By Albert Bender, lohud.com
At a recent Native American conference held in Nashville, celebrated American Indian leader Onondaga wisdomkeeper Oren Lyons said, “If Obama approves the pipeline, this is the deal breaker.” He was referring, of course, to the Keystone XL Pipeline.
Just in the past few days, President Obama in a speech on climate change stated that the pipeline would not be approved if it resulted in more “carbon pollution.” This statement is being interpreted in different ways. For those who oppose the pipeline, Obama is setting the stage for rejection of Keystone; for those who favor the pipeline, he is hinting at approval. But one thing is certain: If Obama follows the logic of his statements, the pipeline is “dead in the water.”
The pipeline, by scientific analysis, would result in massively more “carbon pollution”; in fact, 600 parts per million CO2. The maximum safe limit for the atmosphere is 350 parts per million.
Another thing is certain, Native Americans are preparing in case Obama approves the heinous project: Native communities are set for massive civil disobedience to stop the pipeline from crossing the Northern Plains. Indian people are in special training called the “Moccasins on the Ground Tour of Resistance” from South Dakota to Oklahoma.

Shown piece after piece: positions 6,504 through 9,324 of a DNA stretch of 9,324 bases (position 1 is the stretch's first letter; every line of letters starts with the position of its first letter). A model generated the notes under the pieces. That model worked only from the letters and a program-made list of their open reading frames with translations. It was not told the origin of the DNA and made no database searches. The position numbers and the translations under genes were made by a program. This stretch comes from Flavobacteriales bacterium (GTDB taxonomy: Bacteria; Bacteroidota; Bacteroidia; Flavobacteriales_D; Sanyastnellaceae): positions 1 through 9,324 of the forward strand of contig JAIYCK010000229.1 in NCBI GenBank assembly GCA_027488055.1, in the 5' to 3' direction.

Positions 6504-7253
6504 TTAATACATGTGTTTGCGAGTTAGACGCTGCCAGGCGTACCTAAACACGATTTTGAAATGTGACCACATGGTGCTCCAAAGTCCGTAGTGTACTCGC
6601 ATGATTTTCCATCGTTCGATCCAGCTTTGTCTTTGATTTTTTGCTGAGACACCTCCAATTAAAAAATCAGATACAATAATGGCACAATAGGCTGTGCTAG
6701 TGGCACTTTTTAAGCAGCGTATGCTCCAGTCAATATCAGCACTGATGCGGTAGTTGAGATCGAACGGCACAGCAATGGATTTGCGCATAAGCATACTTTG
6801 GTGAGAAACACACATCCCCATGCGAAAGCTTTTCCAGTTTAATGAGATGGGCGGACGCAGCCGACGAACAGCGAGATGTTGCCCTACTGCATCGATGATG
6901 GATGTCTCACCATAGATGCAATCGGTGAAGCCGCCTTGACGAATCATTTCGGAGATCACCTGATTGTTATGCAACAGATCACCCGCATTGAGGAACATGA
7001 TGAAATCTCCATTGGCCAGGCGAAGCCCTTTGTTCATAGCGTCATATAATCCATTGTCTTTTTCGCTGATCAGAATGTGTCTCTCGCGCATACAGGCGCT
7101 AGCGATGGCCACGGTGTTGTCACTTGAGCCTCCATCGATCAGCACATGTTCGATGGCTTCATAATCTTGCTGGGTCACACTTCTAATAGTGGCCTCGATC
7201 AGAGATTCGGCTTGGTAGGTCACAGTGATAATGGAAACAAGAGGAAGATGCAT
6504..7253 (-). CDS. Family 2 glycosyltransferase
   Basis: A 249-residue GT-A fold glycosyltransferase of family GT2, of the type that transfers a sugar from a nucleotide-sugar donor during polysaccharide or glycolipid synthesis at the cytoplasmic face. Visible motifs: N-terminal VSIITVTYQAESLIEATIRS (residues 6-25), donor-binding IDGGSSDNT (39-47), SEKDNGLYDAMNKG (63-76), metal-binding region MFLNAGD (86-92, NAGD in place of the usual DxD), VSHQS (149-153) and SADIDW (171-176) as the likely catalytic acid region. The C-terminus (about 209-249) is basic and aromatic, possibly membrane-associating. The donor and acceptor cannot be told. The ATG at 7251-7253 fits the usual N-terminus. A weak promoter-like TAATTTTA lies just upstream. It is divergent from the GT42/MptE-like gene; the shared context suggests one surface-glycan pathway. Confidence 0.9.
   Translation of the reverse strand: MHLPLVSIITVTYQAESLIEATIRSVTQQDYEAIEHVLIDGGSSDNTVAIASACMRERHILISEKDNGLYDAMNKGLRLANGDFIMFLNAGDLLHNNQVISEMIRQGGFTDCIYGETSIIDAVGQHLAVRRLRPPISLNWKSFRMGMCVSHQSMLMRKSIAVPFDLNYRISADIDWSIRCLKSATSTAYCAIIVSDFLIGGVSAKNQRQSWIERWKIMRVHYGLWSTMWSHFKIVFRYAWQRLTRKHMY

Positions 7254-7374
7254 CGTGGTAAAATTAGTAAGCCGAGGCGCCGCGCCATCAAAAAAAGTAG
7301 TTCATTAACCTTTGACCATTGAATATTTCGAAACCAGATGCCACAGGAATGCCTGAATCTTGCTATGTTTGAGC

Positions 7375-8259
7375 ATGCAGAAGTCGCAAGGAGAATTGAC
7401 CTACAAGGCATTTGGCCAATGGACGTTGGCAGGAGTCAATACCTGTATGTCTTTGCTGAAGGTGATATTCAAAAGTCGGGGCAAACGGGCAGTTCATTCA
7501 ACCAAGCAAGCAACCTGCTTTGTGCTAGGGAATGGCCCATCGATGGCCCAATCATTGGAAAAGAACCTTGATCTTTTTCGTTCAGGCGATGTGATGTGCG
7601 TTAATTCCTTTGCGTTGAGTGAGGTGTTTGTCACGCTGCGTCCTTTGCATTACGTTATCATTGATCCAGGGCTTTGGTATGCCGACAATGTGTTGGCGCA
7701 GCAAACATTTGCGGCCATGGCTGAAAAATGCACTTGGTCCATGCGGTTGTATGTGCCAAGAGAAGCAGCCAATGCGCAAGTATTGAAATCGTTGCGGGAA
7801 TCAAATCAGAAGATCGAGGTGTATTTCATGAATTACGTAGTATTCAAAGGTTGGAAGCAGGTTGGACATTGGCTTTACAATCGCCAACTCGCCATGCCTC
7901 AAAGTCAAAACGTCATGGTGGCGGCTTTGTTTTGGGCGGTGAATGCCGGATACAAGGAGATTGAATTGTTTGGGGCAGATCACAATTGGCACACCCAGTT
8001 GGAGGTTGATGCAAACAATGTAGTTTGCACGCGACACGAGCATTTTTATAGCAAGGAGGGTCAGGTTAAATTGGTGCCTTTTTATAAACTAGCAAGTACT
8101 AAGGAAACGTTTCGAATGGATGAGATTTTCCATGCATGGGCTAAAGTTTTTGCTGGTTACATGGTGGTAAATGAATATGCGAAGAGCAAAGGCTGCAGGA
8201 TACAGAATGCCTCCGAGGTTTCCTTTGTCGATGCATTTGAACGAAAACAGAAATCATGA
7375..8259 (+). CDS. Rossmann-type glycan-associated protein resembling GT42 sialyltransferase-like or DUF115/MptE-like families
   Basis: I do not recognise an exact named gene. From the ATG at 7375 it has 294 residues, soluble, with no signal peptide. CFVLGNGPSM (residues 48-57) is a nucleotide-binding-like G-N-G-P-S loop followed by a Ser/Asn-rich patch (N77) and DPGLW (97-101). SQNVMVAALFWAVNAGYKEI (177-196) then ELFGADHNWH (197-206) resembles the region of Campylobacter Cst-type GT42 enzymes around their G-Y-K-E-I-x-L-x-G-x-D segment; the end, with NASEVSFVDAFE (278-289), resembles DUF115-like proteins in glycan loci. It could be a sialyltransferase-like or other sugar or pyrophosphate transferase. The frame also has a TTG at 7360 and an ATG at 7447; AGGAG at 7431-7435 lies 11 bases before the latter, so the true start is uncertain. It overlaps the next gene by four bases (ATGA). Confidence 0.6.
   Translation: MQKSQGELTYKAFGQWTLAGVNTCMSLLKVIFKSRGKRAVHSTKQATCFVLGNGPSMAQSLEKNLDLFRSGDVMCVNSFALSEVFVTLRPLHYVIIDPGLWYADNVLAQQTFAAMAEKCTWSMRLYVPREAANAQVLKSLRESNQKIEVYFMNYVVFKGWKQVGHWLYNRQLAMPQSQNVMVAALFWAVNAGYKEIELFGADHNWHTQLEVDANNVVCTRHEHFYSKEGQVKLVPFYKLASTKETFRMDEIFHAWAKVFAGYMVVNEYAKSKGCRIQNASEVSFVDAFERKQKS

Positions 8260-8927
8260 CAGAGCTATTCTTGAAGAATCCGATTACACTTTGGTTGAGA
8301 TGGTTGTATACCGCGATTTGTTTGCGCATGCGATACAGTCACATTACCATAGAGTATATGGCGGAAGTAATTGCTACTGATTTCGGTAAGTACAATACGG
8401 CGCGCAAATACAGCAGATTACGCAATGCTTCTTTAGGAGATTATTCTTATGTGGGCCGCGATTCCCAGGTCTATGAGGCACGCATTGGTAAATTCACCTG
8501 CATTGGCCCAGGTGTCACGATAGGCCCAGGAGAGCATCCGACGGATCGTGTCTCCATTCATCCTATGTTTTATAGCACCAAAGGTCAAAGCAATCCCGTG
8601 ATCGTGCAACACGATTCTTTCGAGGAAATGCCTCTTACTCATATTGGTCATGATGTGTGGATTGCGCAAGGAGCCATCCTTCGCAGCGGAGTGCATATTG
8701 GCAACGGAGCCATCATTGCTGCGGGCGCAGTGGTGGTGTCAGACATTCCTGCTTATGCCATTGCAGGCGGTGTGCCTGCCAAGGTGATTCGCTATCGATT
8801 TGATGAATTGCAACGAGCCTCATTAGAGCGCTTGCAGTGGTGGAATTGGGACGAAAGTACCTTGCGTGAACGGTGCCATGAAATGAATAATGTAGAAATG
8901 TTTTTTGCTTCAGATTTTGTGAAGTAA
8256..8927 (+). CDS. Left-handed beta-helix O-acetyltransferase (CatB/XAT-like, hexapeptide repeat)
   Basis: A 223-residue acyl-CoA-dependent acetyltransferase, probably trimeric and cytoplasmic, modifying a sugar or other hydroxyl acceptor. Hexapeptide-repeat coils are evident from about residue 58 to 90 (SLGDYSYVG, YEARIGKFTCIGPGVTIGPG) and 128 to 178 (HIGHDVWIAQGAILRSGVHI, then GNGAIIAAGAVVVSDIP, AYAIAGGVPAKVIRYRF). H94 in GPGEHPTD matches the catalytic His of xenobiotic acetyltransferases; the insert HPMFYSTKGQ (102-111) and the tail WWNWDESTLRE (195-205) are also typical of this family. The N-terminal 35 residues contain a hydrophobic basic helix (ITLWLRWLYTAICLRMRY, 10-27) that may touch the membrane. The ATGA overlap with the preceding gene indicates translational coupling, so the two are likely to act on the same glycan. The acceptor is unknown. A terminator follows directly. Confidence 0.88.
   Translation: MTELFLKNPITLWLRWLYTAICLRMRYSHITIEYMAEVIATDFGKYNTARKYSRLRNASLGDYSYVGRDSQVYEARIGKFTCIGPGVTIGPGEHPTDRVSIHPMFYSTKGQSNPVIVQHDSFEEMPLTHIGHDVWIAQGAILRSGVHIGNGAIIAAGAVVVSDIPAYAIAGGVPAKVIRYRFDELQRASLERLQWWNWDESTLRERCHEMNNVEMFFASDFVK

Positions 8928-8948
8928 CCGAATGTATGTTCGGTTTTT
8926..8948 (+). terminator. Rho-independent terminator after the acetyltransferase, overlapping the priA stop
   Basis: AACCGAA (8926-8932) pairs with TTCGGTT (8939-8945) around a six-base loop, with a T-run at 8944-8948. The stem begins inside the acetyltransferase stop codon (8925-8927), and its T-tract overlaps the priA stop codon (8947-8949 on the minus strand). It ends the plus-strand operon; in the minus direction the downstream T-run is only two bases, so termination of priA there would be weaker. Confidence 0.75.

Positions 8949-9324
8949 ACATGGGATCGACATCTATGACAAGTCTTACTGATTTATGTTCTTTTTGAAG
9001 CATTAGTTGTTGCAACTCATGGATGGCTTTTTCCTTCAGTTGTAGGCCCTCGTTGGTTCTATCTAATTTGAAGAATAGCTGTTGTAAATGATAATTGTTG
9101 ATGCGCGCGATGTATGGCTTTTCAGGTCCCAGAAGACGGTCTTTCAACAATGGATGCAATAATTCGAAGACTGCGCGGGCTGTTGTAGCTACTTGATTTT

For Native people, the pipeline means death. The Keystone oil is extracted from tar sands in Canada. Because of the pipeline, Native people there have been exposed to contaminated water, and arsenic has been found in moose meat, a staple of their diet. In Alberta, extraction of tar sands oil already has been linked to a 30 percent elevated rate in rare cancers and rare autoimmune disorders. This pipeline means genocide!
In Rapid City, S.D., representatives of 11 Native American nations angrily stormed out of a May meeting with federal government officials in protest of the pipeline. Tribal officials refused to meet with low-level government representatives. Oglala Sioux President Bryan Brewer said, “We will only talk with President Obama.”
Also, the pipeline would run through sacred sites and traditional burial grounds, and pollute the Oglala Aquifer, which provides water to millions of citizens in the Midwest, including non-Indians.
Indian people are prepared to risk their lives by standing in front of the bulldozers, but this is not just a fight for Native people; it’s a fight for all Americans. Environmentalists, land owners and ranchers are joining with Indian nations in opposition to this abominable project.
At a recent press conference, the tribes said “Tar sands pipelines will not pass through our collective territories under any conditions or circumstances.” This is a life-and-death struggle for Native Americans.